I seem to remember in the dim distant past the 'four pillars' of Windows XP. The only one I can remember was that XP would have a new, better file system than NTFS. I believe all four 'pillars' were quietly dropped - and, more than a decade on, NTFS is still the file system of Windows. Other OSs have had new file systems but MS can't seem to break free from their crappy past programming decisions and we just get another Regal Supervan with new shiny bodywork.

      1. Ian 7

        Re: Promises for an indefinite future date

        The "Pillars of Longhorn" (or WinXP) were:

        - the new file system (WinFS) which, as you say, was dropped

        - Avalon, the new graphics system (WPF) which still lives on but hasn't exactly set the world alight

        - Indigo, the WS-x protocols (WCF) which were a big success and still widely used, although things like REST now play in some of the same territory

        1. Jonathan 27 Silver badge

          Yeah...

          Longhorn was Windows Vista, not XP. XP was Whistler.

          1. Anonymous Coward
            Anonymous Coward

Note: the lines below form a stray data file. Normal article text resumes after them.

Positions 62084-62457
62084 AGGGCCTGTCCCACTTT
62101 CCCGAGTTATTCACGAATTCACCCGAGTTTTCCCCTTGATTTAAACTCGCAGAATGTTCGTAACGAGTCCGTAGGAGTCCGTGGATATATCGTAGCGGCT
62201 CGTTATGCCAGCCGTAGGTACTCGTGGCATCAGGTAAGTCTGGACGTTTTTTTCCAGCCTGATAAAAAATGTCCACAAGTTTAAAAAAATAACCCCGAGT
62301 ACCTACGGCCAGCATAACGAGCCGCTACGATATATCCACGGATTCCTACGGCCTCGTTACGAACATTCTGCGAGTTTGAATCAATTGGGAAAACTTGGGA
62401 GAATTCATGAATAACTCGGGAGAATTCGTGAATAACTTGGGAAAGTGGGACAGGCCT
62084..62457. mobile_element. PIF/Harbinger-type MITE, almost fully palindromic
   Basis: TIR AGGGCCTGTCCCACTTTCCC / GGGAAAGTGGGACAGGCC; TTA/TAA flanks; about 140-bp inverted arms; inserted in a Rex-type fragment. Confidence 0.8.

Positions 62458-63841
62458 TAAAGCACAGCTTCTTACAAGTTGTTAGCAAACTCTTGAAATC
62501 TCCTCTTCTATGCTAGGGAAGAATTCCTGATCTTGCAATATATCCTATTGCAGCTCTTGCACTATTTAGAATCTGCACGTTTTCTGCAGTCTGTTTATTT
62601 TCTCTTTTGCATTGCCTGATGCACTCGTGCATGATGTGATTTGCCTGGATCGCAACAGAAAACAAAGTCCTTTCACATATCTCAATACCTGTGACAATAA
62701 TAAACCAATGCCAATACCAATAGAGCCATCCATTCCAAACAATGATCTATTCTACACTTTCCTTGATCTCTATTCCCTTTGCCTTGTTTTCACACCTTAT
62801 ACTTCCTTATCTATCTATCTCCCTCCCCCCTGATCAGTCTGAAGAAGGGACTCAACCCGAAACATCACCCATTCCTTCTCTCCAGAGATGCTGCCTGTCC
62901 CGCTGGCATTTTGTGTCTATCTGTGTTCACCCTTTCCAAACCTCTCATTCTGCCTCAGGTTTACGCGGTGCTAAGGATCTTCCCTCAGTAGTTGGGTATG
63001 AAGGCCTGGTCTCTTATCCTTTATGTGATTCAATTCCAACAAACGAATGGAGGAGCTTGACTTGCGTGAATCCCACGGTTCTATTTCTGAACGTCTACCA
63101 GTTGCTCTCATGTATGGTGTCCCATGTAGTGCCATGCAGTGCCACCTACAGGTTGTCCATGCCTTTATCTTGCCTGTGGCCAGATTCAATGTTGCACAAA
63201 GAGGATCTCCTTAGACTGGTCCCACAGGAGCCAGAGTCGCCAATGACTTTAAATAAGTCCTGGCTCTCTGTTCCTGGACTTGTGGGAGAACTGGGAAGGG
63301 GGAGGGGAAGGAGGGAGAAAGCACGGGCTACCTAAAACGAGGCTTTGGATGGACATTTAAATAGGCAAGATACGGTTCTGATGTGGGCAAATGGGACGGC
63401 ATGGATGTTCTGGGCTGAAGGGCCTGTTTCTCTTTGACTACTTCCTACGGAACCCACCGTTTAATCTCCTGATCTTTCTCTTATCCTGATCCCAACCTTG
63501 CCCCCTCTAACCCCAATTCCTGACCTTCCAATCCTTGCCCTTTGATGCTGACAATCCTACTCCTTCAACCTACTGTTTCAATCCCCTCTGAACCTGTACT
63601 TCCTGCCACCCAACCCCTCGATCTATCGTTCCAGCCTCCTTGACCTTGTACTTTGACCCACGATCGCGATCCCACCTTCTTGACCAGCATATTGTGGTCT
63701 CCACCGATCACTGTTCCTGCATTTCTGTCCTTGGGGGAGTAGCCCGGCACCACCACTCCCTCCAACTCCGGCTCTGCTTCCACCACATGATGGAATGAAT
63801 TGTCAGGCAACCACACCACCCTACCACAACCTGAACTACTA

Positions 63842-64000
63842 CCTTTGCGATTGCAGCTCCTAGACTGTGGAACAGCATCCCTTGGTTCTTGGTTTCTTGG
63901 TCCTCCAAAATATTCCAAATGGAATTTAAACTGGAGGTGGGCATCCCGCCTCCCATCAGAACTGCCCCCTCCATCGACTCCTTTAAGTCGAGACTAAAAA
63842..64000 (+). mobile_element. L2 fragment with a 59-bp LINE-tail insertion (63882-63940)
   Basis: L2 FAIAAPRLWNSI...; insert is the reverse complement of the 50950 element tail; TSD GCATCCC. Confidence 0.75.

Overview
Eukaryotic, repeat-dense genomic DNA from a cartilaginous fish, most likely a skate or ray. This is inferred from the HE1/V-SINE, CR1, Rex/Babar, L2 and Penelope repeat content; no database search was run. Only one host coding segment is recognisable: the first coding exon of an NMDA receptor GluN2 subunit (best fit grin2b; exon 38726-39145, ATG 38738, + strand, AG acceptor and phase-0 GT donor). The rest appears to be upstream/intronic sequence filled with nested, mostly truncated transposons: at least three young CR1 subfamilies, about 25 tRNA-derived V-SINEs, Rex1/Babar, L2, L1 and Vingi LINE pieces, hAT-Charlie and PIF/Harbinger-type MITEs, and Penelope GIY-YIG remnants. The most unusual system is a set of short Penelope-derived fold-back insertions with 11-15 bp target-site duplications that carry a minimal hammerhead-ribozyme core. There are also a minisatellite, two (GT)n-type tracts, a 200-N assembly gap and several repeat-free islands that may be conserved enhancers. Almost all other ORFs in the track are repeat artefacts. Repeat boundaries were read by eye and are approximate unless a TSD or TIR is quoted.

Re: Yeah...

            And Windows 98 was Whistler's Mother. ;-)

      2. Anonymous Coward
        Anonymous Coward

        Re: Promises for an indefinite future date

        Windows has supported the Installable File System API from it's initial NT release onwards - out of the box it supports FAT and NTFS but it supports any number of others. But in the main, NTFS meets most users' requirements so people stick with it.

      3. jonathanb Silver badge

        Re: Promises for an indefinite future date

        Server 2012 has ReFS, which is Microsoft's answer to ZFS, though probably pointless on the desktop.

  5. Anonymous Coward
    Anonymous Coward

    Will it support custom css style sheets for accessibility? Those are great for removing the empty ad blocks after using a hosts file to prevent downloading the garbage.

    Put those two together and you've got a customizable ad-blocker.

  6. Craigness

    IE lives

    "Diehard IE users may lose other functionality that they've grown accustomed to, as well."

    IE ships with Windows 10 so IE users will not lose anything.

  7. Russle

    Windows 10 OPERATION FEMA CAMP

    Judge Forrest is quoted as saying Section 1021(b)(2) of the National Defense Authorization Act (NDAA) stripped Americans of core liberties reminded the Judge of how the supreme court incarcerated millions of American citizens with relations to Japanese during ww2.

    1. Anonymous Coward
      Anonymous Coward

      @Russle

      Just a hint, you posted to the wrong thread and maybe to the wrong website forum.

      1. Terry 6 Silver badge
        FAIL

        Re: @Russle

        And I'm not sure he posted in English either.

  8. IGnatius T Foobar

    Microsoft FAIL

    Oh great, so Windows 7.1 (also known as "Windows 10") will have a new browser. Why are they smart enough to dump IE but not smart enough to dump NIH? Does the world need YET ANOTHER browser for every web developer to have to test against?